Life in prison takes its toll on former Nairobi town clerk John Gakuo
Thursday morning finds us at the visiting room of Nairobi Remand Prison in Industrial Area. Few seats are available in the mirthless, time-tested enclosure as inmates consult lawyers and their loved ones.
Suspicious warders in their green uniform keep patrolling the area, occasionally barking orders.
“This room could have been packed to capacity had the National Youth Service suspects not been released on bail. They used to receive a lot of visitors,” our companion tells us.
Suddenly, three people in the black and white stripped prison uniform walk into the room. Their faces are unmistakable.
TAKEN A TOLL
Leading the group is former Nairobi Town Clerk John Gakuo and, although he attempts to appear cheerful, you can tell that two months behind bars have taken a toll on the 68-year-old’s body.
His head is clean shaven. Gakuo’s feet are in thick socks and black rubber shoes. He is clearly attempting to protect himself from the cold.
Behind him is former Local Government PS Sammy Kirui, sporting short grey hair. The third inmate is Alexander Musee – former chairman of the City Council tender evaluation committee.
Kirui and Musee’s uniforms have the initials “PO” – and we wish someone can explain why Gakuo’s uniform does not.
In a recent interview, the head of the prison, Mr Samwel Ruto, said inmates above 65 years get special treatment.
Could it be part of the special treatment?
All are serving three-year sentences after being found guilty of participating in contributing to the loss of public money during the purchase of a 120-acre cemetery land in Mavoko in 2008, where Sh238 million was paid irregularly.
Other than the jail terms are a Sh1 million fine for Gakuo and Kirui while Musee is to pay Sh32 million.
The three inmates troop to a man seated at a corner – Mr Assa Nyakundi.
Gakuo’s face lights up slightly when he hugs Mr Nyakundi, who we later learnt is his new lawyer.
Kirui and Musee also greet the lawyer animatedly before they sit on the plastic chairs.
From a distance, we can tell that the prisoners are really trying to impress on the lawyer to argue their case properly. The chat lasts well over an hour.
When you hire a lawyer, he is your voice. You want him to see things the way you do.
You want him to argue, to convince the way you could, if not better. And Gakuo is imploring Mr Nyakundi to do exactly that.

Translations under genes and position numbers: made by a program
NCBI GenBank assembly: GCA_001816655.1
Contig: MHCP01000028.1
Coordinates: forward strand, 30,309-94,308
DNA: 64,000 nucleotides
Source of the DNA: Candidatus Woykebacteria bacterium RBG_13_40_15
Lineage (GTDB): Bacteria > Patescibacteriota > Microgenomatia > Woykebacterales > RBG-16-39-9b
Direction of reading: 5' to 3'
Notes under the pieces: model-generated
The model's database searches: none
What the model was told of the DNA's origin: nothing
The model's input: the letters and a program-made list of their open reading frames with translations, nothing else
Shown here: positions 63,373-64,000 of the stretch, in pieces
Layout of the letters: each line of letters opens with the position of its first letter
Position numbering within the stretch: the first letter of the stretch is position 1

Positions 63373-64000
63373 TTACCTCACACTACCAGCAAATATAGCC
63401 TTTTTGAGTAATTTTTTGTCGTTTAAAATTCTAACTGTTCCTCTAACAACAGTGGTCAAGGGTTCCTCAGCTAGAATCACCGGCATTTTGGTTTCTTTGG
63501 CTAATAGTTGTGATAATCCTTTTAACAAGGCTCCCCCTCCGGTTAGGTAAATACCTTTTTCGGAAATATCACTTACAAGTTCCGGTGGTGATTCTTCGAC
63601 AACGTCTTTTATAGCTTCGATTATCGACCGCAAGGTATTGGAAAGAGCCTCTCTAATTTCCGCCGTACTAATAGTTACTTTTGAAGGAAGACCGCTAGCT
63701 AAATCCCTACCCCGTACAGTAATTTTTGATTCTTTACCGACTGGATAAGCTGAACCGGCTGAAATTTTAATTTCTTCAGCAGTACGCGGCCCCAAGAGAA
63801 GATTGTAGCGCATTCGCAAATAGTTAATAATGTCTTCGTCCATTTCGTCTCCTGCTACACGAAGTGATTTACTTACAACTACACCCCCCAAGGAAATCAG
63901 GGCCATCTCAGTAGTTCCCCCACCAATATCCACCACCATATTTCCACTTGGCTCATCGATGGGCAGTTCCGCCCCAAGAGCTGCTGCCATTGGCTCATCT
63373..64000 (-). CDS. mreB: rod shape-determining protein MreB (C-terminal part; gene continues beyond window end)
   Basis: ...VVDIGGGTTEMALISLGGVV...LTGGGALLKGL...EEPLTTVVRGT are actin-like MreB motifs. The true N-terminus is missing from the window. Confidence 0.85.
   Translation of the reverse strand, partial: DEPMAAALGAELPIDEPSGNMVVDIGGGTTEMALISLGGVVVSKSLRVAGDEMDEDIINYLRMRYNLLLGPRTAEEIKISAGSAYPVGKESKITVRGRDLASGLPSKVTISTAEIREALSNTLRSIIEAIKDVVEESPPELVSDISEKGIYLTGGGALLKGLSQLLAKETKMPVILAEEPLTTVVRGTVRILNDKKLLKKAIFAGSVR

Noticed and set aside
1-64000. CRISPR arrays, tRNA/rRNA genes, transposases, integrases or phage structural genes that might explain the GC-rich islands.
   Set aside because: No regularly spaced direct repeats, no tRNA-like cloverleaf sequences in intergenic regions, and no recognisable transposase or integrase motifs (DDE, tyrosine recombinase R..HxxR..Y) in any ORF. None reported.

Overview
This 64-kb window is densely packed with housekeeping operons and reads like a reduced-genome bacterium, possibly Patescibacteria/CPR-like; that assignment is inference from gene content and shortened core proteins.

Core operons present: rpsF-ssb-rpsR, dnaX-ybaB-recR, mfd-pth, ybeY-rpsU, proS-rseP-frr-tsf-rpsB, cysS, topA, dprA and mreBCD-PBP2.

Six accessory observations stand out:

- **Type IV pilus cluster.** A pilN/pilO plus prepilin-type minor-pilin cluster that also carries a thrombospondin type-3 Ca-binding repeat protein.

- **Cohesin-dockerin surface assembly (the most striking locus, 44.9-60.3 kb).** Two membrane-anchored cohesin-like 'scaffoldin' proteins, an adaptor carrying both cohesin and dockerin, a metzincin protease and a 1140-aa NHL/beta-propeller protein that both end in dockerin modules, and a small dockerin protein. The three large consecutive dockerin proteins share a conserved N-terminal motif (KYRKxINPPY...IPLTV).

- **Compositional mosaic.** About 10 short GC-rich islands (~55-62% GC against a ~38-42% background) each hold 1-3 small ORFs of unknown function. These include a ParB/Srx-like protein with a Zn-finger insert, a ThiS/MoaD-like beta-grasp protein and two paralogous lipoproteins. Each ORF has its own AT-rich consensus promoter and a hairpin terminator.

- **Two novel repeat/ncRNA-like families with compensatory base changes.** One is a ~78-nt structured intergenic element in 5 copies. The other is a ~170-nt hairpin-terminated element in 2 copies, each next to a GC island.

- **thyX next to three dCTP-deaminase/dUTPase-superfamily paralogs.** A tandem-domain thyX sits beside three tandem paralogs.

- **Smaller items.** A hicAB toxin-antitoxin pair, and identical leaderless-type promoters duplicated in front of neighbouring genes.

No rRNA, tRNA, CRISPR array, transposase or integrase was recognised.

NO MEAN FEAT
Today, Mr Nyakundi will be at the Economic Crimes Division of the High Court in Nairobi to plead for the release of the former town clerk on bail, pending the hearing of his appeal. Succeeding in such applications is no mean feat.
The law says for Gakuo to taste freedom, he has to convince the court that there is an appeal with a high chance of success.
Papers filed in court show Gakuo’s defence team attacking various parts of Chief Magistrate Douglas Ogoti’s judgment that sent him behind bars.
His legal team advances four points in the petition of appeal, where it accuses the lower court of failing to evaluate the evidence, “which has glaring inconsistencies”.
“The learned magistrate disregarded the nature, standard and substance of the appellant’s collective evidence tendered in support of his defence,” Mr Gakuo’s team says.
Mr Gakuo continues to argue in his affidavit: “It was not within my functional, legal mandate or legal ability to terminate the procuring process.”
The magistrate dismissed the pleas of innocence.
“All the accused, as demonstrated by the evidence, were persons in authority. They were mandated by law to prevent corruption.
‘NOD FROM ABOVE’
Instead, Mr Kirui and Mr Gakuo acted passively and permissively, what is referred to as ‘the nod from above’ and allowed an act of corruption to take place while Ms Mary Ngechi Ng’ethe and Mr Musee actually facilitated the said acts of corruption,” Mr Ogoti said in his judgment.
In their quest to have Mr Gakuo released ahead of his appeal, his lawyers also cite his health.
“Owing to this case, the appellant has been suffering intermittently from high blood pressure, hypertension, chest problems and has been in and out of hospital. His incarceration in the exceptional circumstances of a conviction that is clearly bad in law will, without doubt, occasion him irreparable harm,” the advocates say.
Gakuo’s advanced age, they argue, is enough ground for his release, pending the determination of the appeal “because he cannot dictate how fast courts should hear cases”.
“There will probably be a considerable delay before his appeal can be heard,” the lawyers say.
It is unclear why Gakuo changed lawyers. He was previously represented by Wetang’ula, Adan and Company Advocates firm.
In a notice filed in court on Friday, Nyakundi and Company Advocates will represent the former town clerk.
The Nation reached out to Mr Nyakundi after his conversation with the three prisoners.
He said his client is “anxious but looking forward to his day in court”.
“He is focused. He has a clean public service career and he is petrified by the turn of the events,” the lawyer said.
Lawyers are usually allowed unfettered access to their jailed clients and we could tell Mr Nyakundi was a regular visitor to the remand prison.